The Galleria del Cembalo occupies one portion of what in 1700 was the so-called Galleria Terrena of the Borghese Palace, opening on the secret garden with the wonderful fountains by Rainaldi (and others), which with the time became a perfect space for the exhibition of the paintings and sculptures collection of the Borghese. Nowadays it represents an ideal location for art exhibitions, meetings or private events.
Walking across the courtyard, the gallery is reached passing through the garden, with its geometrical green areas, small boxwoods in the corners, orange trees and surrounded by the fountains, adding the sound of the water to the stillness of the garden.
A multicoloured mosaic stands all around the stairs leading to the gallery, which is at a higher level compared to the garden. The Galleria del Cembalo occupies five intercommunicating large rooms, three facing the secret garden, with very high ceilings decorated with frescoes and gilded stucco.
The first welcome to the visitor is given by the figure of Aurora, in the big canvas on the ceiling by Francesco Caccianiga (1773), represented in the act of pouring flowers in the sky while the sun is raising. The canvas is contoured by a wooden gilded frame, showing at the two ends the emblem of the family, eagle and drake, as to underline that in that era the Borghese family was driven toward a sort of renaissance under the guide of the prince Marcantonio IV.
Leaving Aurora the path takes the guest to the large so called Audience Hall, where the prince used to receive the travellers of the Grand Tour. The ceiling is decorated with an amazing fresco representing ‘The Triumph of the Borghese’, by Ermenegildo Costantini (1767-1774), again with the coat of arms in evidence, brought up in the glory of the sky among exultants puttoes, with three-dimensional effects created by plaster clouds superposed on the gilded frames.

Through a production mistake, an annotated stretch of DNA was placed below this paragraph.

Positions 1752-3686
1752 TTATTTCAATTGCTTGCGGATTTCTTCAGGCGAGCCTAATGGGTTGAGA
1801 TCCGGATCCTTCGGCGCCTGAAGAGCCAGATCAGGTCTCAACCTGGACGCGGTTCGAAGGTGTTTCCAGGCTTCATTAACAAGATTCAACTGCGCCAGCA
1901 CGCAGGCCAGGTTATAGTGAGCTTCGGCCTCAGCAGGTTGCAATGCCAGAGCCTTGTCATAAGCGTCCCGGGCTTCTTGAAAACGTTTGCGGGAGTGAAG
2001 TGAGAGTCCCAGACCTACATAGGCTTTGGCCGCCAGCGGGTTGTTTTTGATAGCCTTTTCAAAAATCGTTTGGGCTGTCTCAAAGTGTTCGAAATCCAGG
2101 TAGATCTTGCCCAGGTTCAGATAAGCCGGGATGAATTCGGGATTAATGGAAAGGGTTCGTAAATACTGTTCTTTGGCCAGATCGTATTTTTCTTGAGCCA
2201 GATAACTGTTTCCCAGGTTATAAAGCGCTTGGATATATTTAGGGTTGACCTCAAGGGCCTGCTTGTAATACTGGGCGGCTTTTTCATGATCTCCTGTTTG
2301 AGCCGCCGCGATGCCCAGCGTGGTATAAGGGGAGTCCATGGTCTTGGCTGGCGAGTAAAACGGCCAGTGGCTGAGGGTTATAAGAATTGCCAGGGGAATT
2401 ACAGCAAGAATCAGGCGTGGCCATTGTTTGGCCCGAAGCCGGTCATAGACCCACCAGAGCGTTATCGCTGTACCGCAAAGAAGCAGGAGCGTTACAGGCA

The Audience Hall is the bulk of the gallery and is also the largest room where the guests are received, in association or business meetings, book presentations or private events.
On the side of Piazza Borghese is the room of Hebe, the goddess of youth, raped by Time. The painting is by Ermenegildo Costantini e Pietro Rotati (1769). The image shows a typical baroque dynamism, in the gesture of the male figure strongly grabbing the goddess on her waist as in Proserpina’s sculpture by Gian Lorenzo Bernini.
The room of Cupid, once the princess’s antechamber, is a good example of rigorous neoclassical taste decoration, by the hand of the French artist Laurent Pécheux, whose signature is visible in one of the paintings on the side, dated 1774. At the centre of the vault is the canvas ‘Marriage of Cupid and Psyche’ and the lateral scenes recall the events preceding the marriage, with Mercury as love messenger.
The last room towards the tiber is the room of Minerva, with the windows opening on the garden. It is written that this room once was the ceremonial bedroom and it hosted the famous statue Ermafrodito, now in the museum of Galleria Borghese. The painting in the vault is ‘The reconciliation of Venus and Minerva’ by Pietro Angeletti (1773).